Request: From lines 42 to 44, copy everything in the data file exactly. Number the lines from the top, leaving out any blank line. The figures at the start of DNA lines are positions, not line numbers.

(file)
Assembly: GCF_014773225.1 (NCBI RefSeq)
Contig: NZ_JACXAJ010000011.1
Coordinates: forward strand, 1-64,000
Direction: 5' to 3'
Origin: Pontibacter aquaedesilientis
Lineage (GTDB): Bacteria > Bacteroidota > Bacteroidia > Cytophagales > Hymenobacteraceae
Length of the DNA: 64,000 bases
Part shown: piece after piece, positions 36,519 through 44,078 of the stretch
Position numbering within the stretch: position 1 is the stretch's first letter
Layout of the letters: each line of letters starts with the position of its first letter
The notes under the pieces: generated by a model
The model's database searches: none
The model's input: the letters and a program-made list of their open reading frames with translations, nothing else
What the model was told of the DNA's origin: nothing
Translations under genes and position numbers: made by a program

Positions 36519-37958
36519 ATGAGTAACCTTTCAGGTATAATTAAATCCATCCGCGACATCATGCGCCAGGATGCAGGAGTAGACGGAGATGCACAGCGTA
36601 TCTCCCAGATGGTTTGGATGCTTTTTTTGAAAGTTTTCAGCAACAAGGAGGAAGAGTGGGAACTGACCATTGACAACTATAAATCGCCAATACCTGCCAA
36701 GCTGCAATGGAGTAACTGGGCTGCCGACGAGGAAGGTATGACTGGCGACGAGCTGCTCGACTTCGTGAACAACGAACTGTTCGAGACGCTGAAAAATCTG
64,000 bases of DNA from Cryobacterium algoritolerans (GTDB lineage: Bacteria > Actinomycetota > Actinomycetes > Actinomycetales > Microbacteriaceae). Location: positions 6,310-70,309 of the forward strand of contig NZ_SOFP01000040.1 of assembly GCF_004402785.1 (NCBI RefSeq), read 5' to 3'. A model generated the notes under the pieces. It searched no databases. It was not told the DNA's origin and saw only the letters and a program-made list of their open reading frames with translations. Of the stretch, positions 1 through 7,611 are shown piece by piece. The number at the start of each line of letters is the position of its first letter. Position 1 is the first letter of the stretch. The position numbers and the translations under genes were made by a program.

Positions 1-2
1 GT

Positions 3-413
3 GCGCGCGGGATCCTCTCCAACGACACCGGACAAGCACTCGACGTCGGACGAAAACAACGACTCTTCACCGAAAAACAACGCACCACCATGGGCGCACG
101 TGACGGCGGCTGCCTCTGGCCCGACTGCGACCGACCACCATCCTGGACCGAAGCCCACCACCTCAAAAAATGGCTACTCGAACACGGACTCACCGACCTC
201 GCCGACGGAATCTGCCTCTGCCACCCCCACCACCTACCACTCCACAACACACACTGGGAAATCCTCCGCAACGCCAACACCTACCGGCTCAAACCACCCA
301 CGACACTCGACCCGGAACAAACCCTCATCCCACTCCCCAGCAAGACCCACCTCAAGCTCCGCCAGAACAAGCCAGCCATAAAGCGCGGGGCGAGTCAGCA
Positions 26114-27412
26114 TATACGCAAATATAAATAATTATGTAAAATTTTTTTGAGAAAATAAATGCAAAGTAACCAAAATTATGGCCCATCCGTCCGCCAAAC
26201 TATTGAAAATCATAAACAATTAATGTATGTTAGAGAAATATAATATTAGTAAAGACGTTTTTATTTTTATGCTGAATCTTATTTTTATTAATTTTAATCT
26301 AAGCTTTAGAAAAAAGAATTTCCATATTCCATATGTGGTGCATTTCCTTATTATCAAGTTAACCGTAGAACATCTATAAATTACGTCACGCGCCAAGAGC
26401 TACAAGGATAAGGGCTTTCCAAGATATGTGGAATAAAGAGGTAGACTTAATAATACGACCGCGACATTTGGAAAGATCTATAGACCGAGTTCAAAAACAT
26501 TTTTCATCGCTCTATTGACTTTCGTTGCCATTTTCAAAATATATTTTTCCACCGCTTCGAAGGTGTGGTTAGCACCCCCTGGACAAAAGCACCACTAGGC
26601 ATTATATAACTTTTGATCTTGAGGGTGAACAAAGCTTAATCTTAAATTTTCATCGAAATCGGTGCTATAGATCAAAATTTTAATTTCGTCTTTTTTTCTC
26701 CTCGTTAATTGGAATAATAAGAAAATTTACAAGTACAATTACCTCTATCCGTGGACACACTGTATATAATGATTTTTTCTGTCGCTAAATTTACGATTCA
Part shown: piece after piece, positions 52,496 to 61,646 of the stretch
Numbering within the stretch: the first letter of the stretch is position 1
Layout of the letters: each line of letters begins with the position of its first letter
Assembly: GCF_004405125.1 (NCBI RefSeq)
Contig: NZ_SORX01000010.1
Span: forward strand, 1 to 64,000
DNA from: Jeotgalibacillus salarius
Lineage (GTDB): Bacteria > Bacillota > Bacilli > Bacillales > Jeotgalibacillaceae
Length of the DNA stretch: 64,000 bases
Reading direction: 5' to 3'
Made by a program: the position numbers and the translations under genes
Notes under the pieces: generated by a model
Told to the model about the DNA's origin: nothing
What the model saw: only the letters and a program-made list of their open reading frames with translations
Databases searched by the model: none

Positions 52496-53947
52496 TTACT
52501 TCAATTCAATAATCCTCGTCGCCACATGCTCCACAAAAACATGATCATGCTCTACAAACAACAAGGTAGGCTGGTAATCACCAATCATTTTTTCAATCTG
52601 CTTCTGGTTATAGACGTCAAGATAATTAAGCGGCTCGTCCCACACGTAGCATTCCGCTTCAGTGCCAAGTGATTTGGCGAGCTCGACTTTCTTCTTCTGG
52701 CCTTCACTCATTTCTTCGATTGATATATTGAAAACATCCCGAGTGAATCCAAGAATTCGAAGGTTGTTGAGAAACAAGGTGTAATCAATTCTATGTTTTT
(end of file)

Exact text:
DNA from: Jeotgalibacillus salarius
Lineage (GTDB): Bacteria > Bacillota > Bacilli > Bacillales > Jeotgalibacillaceae
Length of the DNA stretch: 64,000 bases